Ronald Reagan famously asked this question during the 1980 presidential campaign. It was a winning slogan.
It’s a great question to ask yourself. Are you better now? Is life better now?
- Step 1: Select your country of birth.
- Step 2: Select your birth year.
So do you think life expectancy, infant survival, income per person, food supply, years of schooling went up or down. I think you know the answer. Of course these stats don’t portray the whole picture, but it gives you a sense. Crime’s lower. Civil rights are greater. Travel and communication are easier and better. And so on.
What was most interesting for me was doing Step 3, which you’ll find below the bar graph generated from your information. In Step 3 you can compare life in the United States to other countries (or if you aren’t an American, compare your country to the US). What you find is that most other countries have grown more than the US. This should not be surprising. Remember that the US possessed half of the world’s industrial output at the end of 1945 because much of it–think Europe and Japan–had been destroyed in World War II. There’s really only one way to go for most of the world, and that’s up. The developing world has gone up up up in the past half century since decolonization, the end of the Cold War, and globalization.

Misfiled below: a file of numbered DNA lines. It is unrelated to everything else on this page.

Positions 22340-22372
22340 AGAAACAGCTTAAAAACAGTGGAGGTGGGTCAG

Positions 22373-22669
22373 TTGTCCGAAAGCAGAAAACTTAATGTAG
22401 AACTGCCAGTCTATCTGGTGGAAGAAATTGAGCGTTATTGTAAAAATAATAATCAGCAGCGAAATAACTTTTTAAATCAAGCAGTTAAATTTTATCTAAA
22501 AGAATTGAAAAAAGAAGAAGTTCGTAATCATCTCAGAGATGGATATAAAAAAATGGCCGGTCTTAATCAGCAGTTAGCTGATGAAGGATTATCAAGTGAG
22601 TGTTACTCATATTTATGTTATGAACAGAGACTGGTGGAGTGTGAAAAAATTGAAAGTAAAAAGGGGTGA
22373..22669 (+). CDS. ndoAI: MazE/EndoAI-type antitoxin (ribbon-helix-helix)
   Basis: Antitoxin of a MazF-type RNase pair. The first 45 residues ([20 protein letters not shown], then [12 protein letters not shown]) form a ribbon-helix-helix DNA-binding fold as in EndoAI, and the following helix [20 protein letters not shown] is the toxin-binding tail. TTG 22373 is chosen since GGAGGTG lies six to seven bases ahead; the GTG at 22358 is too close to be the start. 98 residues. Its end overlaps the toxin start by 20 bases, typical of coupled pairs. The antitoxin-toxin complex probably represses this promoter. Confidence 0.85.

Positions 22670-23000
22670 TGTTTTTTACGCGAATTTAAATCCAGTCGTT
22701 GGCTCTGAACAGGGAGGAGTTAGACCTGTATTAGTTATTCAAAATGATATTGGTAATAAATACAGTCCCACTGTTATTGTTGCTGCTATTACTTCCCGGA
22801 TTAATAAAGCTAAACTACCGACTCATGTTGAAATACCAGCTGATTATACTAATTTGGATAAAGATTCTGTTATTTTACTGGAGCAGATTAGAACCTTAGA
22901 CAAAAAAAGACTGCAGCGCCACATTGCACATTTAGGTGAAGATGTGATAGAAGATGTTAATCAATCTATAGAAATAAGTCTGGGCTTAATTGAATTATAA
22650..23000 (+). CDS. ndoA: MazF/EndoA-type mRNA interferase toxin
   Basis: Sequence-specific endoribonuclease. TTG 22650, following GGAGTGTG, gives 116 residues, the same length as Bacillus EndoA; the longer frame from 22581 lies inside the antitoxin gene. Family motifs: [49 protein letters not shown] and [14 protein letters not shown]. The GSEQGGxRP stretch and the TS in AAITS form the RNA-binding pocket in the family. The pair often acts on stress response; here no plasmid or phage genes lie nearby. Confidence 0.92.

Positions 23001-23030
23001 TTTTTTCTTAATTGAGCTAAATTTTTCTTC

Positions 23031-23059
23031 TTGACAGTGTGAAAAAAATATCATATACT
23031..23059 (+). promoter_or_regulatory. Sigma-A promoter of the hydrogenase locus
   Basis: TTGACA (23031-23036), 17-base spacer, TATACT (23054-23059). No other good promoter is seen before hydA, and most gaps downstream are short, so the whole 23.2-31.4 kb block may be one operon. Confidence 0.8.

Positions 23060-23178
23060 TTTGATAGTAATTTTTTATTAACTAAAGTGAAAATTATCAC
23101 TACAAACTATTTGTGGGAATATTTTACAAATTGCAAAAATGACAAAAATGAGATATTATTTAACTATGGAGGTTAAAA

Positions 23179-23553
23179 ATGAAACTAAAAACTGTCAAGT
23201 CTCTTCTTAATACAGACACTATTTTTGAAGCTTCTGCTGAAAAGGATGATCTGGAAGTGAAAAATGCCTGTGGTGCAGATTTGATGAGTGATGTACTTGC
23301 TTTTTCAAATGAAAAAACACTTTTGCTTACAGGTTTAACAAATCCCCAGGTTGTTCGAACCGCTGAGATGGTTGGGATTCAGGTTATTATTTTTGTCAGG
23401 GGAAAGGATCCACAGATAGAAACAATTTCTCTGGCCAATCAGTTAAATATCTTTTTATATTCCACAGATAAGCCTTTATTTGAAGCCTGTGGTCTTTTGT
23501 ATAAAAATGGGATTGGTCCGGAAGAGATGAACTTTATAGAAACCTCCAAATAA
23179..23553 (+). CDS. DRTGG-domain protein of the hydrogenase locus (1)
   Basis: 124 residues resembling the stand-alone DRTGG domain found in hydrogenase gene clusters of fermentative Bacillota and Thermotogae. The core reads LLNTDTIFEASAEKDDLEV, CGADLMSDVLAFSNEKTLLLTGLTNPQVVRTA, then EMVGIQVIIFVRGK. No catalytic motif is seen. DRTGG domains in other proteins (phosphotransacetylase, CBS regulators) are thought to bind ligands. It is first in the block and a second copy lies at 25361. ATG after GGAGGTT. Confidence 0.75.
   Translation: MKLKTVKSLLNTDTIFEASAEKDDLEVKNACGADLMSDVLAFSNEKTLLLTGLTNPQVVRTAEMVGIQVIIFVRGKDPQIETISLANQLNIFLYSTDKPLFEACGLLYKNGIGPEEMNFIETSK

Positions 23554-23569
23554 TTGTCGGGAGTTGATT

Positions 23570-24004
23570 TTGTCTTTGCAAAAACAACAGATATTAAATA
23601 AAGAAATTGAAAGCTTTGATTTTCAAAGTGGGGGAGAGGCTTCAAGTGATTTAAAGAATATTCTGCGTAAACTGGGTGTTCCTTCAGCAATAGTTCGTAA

I’m an American who’s been to every state. I feel I know the country pretty well, though I’m sure I’m full of bias, incomplete information, and misinformation. But I don’t suspect that most Americans get that the US probably won’t grow like China, India, and the developing world. There’s not much slack in our system. So when people want to “make America great again,” I have a thought. America is greater than it’s ever been. Better educated, longer lived, healthier, freer, more affluent. But rosy retrospection makes many pine for bygone days that exist only in their reconstructed memories.
I’m fine with reconstructed memories. Just don’t vote or base public policies on reconstructed memories.